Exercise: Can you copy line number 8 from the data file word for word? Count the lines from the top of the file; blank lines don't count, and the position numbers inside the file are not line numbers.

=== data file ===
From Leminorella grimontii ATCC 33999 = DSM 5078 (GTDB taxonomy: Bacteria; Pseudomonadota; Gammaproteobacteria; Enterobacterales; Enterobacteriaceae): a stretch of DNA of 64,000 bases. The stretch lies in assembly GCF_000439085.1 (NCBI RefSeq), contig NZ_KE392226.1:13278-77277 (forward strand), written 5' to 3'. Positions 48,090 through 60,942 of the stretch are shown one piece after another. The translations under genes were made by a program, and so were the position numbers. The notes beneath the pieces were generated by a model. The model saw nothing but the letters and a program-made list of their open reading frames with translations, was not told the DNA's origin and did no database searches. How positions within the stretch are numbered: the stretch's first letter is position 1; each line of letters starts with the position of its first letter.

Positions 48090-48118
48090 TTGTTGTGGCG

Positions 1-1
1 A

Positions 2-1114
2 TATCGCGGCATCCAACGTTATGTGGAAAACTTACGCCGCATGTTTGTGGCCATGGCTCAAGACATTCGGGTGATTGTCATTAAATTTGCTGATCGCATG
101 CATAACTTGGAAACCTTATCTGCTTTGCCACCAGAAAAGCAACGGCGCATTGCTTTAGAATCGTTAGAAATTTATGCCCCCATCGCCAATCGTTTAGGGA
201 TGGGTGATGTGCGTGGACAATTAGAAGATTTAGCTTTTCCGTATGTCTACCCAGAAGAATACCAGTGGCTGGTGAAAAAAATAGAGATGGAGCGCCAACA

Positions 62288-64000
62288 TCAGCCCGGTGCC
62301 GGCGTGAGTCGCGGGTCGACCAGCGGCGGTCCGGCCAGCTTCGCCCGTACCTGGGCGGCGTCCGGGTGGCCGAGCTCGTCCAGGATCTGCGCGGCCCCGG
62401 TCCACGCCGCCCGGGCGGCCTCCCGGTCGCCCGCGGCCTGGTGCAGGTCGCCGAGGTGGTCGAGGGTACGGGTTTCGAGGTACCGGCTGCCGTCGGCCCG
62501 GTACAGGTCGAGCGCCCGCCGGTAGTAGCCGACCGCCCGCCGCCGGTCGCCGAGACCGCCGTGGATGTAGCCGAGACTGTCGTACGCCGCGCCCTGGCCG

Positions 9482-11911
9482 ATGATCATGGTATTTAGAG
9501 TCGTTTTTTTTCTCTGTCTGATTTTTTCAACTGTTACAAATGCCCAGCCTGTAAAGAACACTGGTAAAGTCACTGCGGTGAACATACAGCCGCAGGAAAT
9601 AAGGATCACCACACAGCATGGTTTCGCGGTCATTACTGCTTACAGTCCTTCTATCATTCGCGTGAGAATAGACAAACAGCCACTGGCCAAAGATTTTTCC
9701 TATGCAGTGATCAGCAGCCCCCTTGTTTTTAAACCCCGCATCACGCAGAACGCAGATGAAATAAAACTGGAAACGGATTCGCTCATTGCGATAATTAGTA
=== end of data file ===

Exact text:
101 CATAACTTGGAAACCTTATCTGCTTTGCCACCAGAAAAGCAACGGCGCATTGCTTTAGAATCGTTAGAAATTTATGCCCCCATCGCCAATCGTTTAGGGA